Dodge V. Ford Motor Company

Dodge v. Ford Motor Company, 204 Mich. 459, 170 N.W. 668. (Mich. 1919), is a case in which the Michigan Supreme Court held that Henry Ford owed a duty to the shareholders of the Ford Motor Company to operate his business to profit his shareholders, rather than the community as a whole or employees. It is often cited as embodying the principle of "shareholder value" in companies.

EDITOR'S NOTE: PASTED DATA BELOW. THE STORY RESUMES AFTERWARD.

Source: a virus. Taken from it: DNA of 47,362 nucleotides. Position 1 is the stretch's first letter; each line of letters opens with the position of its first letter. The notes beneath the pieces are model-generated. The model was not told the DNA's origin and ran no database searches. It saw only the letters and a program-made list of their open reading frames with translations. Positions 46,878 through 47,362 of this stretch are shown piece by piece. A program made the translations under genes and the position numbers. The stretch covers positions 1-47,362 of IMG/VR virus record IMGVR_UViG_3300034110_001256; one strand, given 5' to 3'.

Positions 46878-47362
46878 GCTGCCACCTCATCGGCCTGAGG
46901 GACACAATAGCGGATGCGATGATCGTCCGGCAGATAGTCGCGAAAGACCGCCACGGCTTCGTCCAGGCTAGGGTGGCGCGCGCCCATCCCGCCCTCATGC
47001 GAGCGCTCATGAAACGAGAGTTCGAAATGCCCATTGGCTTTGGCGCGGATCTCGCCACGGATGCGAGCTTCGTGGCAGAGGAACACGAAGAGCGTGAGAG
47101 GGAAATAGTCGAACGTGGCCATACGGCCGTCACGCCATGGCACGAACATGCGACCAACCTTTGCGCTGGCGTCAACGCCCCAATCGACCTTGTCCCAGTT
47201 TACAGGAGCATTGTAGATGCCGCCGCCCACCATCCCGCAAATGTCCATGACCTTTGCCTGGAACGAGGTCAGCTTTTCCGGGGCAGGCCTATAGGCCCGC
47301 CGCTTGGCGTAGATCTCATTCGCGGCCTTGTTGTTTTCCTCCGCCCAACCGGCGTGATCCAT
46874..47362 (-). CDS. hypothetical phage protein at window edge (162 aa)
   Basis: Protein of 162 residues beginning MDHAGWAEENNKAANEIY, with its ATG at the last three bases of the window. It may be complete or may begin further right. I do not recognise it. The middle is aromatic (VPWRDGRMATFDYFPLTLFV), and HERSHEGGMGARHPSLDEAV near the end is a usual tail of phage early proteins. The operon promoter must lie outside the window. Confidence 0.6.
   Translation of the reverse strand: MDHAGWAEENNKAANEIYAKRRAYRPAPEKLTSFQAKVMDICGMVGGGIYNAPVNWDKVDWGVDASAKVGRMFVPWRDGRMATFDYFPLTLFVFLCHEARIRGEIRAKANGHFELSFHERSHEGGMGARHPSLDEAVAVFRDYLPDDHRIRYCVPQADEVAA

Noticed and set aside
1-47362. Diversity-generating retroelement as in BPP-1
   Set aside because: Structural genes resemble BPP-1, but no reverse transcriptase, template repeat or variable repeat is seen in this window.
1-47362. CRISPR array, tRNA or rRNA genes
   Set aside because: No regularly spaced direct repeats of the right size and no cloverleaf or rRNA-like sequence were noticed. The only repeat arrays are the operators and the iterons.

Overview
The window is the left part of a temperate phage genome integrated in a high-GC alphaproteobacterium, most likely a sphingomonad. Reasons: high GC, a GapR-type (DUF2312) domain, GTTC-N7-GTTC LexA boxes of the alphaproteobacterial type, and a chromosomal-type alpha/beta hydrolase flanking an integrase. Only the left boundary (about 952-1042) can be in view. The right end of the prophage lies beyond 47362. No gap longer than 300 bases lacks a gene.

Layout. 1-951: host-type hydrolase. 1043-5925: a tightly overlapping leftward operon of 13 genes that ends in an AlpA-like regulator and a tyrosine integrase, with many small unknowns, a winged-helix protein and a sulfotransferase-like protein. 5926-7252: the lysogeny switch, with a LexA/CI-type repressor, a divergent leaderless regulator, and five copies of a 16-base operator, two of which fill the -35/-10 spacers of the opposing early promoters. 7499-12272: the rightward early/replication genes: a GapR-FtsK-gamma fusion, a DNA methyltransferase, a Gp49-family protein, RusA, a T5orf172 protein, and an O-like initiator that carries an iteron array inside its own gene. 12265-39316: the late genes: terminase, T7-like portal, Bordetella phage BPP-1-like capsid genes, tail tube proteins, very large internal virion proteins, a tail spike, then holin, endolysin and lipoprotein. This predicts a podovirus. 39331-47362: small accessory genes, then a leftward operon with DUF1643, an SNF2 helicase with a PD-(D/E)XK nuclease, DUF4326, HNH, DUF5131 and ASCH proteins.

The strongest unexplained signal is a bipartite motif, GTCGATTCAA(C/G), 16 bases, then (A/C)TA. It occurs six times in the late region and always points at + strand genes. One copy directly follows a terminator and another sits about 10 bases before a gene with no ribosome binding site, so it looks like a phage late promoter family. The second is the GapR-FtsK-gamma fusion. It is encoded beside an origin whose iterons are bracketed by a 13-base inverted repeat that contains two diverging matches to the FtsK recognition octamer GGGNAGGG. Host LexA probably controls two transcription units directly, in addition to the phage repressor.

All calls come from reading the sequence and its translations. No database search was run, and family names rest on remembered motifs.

For a more recent case, see AP Smith Manufacturing Co v. Barlow 39 ALR 2d 1179 (1953) or Shlensky v. Wrigley, 237 NE 2d 776 (1968) It has not been overruled.

Read more about Dodge V. Ford Motor CompanyFacts, Judgment, Significance

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